The secondary plotlines in the first two books are wrapped up in this third installment in the series. Once again Penny has beautifully portrayed the village and it's inhabitants and surrounding countryside as Spring approaches and another murder occurs. This is the darkest of the books so far, both because of the supernatural aspect and the ominous approach of a conclusion to the secondary plotline, as the very likeable Armand Gamache faces his cruel enemy. As with the previous books, this one left me wanting more. The next installment of this series will be available in the U.S. in early 2009.
on September 15, 2014
I have been reading the Inspector Gamache series in order and have enjoyed the continuation of the character development as the series progresses. I particularly enjoy the setting in Quebec and have utilized author Penny's on-line guide to the French pronunciation of words and phrases she has used. I'd have given this one four stars except I felt there was some repetition that weighed down parts of the book.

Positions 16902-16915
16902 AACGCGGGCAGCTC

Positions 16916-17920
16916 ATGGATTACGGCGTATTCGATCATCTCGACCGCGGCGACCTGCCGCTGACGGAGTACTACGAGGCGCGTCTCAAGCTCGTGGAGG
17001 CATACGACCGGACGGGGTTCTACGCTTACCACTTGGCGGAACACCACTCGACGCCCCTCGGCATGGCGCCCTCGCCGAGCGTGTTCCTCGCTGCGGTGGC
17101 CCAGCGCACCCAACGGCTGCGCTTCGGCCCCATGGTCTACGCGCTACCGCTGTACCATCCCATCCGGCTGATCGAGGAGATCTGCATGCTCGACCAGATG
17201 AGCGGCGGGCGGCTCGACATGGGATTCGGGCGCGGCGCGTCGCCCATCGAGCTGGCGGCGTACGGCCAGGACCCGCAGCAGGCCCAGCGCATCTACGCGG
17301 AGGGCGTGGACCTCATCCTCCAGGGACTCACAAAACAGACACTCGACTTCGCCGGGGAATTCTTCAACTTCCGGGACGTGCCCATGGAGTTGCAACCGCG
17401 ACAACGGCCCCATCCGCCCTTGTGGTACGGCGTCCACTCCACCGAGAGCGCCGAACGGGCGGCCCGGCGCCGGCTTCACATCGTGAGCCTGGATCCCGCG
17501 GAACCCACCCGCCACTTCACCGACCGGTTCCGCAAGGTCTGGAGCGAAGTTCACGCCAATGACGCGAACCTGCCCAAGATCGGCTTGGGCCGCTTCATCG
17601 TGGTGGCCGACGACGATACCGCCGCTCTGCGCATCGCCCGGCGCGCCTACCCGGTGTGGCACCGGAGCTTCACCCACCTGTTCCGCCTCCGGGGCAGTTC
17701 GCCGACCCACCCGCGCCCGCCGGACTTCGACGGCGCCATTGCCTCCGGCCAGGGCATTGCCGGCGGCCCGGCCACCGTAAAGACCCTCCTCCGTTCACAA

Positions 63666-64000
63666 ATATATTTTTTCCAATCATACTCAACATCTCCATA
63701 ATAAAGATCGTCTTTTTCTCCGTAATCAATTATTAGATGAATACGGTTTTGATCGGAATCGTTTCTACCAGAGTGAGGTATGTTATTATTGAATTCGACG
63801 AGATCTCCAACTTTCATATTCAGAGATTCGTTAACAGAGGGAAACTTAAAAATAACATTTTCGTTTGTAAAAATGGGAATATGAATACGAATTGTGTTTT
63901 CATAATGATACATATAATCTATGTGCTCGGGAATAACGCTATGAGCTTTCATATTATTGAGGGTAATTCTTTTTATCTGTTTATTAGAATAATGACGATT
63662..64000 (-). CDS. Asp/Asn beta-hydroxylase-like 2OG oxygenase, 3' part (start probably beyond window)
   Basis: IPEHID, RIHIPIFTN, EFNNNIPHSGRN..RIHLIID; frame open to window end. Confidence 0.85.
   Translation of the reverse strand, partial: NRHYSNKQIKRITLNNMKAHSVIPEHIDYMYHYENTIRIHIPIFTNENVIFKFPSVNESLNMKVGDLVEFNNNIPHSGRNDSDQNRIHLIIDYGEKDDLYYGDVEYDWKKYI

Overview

I realize that all the Louise Penny fans will beat me up for not loving this book. They should go back and see the rating I gave for the first book in the series -- which I loved. The second book was more flawed. This book was just not very good. It took me forever to wade through it -- I read it over the course of a couple of weeks, which is not a good sign for a mystery. If I had to summarize the problem, it's that the good things about the first book are now totally exaggerated, to the point where it's simply over the top.